US Missile Strikes Hit Iran-Backed Forces in Syria
Pentagon retaliates for rocket attacks on U.S. base in Iraq
American missile strikes successfully hit Iran-backed militias in Northern Syria on Thursday, according to reports.
The Pentagon ordered the strikes as retaliation to the Iranian rocket attacks against U.S. bases in Iraq.
Joe Biden reportedly ordered the strikes against facilities used by the militias near Syria’s border with Iraq.
The Department of Defense (DOD) released a statement confirming the strikes but did not specify whether the missiles inflicted casualties beyond the structures.
In recent weeks, Iranian-backed militias have fired rockets at both the U.S. embassy in Baghdad and another U.S. base in Iraq.
Thursday's retaliation is the first known military action by Biden since he was sworn into office just over a month ago.
Multiple facilities were struck by American F15 fighter jets that targeted Iraqi border-based Shia militia groups, Kait’ib Hezbollah and Kait’ib Sayyid al Shuhada, a senior official told Fox News.
Both forces are suspected of having received funding and military support from Iran’s Islamic Revolutionary Guard.
The senior official said the strike was "shot across the bow" and a defensive strategy, intended to deter Iran and its militia from launching rockets at U.S. forces in the region, like the recent attacks in Iraq.
The Defense Department later confirmed the strikes.
"These strikes were authorized in response to recent attacks against American and coalition personnel in Iraq, and to ongoing threats to those personnel," Pentagon Press Secretary John Kirby said Thursday.
Two rockets landed within the U.S.’s Green Zone in Baghdad Monday, falling near the U.S. embassy and marking the third attack of its kind within a week.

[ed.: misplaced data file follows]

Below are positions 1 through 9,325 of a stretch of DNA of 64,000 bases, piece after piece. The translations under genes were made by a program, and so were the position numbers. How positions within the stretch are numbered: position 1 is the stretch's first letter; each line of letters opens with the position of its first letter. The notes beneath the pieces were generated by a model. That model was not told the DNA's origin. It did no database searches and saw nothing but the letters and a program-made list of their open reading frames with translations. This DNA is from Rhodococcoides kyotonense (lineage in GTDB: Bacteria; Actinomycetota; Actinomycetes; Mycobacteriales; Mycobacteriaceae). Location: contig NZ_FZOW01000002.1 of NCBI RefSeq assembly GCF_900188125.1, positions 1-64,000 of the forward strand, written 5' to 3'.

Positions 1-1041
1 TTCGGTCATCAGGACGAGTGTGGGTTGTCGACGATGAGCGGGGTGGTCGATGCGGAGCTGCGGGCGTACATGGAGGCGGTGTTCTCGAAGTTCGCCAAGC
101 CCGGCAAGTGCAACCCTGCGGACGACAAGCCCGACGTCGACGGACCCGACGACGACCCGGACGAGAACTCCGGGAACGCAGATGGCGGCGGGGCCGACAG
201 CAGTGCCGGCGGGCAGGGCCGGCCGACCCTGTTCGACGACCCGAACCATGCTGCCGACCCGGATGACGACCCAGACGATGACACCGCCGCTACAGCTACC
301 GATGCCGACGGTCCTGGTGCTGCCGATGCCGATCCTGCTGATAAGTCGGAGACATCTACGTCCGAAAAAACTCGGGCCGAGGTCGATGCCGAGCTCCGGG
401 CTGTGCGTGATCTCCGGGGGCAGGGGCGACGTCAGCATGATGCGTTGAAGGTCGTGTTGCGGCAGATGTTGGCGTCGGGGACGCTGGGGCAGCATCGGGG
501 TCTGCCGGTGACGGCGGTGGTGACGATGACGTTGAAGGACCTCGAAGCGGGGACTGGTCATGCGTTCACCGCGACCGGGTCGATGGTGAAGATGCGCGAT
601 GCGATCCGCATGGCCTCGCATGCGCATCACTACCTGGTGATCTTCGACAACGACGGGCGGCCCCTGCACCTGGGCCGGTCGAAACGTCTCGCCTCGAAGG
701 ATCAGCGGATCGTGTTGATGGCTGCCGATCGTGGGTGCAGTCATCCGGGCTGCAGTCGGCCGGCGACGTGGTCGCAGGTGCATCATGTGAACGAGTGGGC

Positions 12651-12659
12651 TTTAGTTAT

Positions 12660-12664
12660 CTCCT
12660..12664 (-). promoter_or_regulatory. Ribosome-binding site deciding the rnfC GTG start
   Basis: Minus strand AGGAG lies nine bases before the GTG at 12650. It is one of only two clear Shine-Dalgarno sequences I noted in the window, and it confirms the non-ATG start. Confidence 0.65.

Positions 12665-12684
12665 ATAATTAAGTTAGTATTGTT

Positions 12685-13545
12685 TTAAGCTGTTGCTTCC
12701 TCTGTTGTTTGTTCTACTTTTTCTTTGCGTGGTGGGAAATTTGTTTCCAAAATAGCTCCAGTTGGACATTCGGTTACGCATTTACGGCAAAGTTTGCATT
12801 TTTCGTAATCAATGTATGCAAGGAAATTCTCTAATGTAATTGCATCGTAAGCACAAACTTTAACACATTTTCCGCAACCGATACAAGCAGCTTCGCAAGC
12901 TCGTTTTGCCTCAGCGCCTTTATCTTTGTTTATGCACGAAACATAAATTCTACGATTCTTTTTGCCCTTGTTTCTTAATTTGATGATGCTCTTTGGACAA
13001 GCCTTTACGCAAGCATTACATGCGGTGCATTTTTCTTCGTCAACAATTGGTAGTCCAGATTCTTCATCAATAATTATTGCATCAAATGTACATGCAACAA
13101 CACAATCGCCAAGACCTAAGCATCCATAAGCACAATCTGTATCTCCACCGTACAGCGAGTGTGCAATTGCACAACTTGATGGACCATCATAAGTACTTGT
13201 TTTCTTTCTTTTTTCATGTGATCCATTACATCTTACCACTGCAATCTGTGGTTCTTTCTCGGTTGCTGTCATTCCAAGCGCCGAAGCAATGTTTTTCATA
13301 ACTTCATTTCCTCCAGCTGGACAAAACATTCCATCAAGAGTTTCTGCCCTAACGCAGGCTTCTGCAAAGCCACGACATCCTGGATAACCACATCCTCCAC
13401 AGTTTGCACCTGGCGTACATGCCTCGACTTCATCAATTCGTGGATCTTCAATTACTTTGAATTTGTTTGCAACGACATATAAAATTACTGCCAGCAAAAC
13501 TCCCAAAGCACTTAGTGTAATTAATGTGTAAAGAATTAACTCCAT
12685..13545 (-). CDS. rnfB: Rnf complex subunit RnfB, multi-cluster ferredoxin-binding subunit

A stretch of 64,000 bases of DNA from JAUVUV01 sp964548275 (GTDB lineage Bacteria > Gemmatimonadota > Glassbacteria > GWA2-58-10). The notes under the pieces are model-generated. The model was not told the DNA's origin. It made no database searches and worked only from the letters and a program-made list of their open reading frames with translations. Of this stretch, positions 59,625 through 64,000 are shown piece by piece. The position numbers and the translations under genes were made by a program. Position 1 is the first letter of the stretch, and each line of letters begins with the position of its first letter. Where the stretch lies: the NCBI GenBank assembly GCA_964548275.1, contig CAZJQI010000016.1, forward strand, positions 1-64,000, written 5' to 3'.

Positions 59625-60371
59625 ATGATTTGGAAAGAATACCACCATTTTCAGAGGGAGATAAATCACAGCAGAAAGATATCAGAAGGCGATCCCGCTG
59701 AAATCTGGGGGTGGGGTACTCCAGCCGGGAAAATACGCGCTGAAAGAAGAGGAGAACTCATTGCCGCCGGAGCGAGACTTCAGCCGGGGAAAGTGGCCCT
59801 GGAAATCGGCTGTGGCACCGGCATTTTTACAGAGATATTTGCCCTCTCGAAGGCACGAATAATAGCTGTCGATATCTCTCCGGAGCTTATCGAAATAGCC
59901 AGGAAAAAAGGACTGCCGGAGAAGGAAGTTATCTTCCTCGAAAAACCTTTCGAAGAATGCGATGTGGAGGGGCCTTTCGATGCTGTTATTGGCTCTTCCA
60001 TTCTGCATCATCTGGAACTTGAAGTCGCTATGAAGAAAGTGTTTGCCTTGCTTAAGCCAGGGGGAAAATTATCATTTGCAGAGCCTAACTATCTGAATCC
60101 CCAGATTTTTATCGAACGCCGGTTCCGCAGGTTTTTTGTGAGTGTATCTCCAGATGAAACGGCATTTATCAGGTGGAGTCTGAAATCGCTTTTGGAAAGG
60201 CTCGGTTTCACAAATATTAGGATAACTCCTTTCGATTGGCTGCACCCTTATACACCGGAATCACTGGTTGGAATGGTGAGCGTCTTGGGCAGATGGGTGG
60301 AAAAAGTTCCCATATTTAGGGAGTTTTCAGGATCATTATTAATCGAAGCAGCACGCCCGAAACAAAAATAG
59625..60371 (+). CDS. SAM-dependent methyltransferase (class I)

The Green Zone is several miles wide and houses the U.S. embassy and other government buildings.
Though Monday’s strike reported no causalities, a rocket fired in Erbil, Iraq last week killed several people, including an American service member and several American contractors.
"We are outraged by the recent attacks," State Department spokesman Ned Price said Monday.
"When it comes to our response, we will respond in a way that is calculated, within our own timetable, and using a mix of tools at a time and place of our choosing," he added.
"What will not do is lash out and risk an escalation that plays into the hands of Iran and contributes to their attempts to further destabilize Iraq."
The Pentagon said the defensive strike Thursday was conducted with diplomatic support and in coordination with coalition partners.
The airstrike was timed to avoid large-scale casualties and targeted a command hub.
The extent of the damage and casualties hit will be known after a bomb assessment is complete, security officials told Fox News.
"The operation sends an unambiguous message -- President Biden will act to protect American coalition personnel," Kirby told reporters Thursday.
"At the same time, we have acted in a deliberate manner that aims to deescalate the overall situation in both Eastern Syria and Iraq," he added.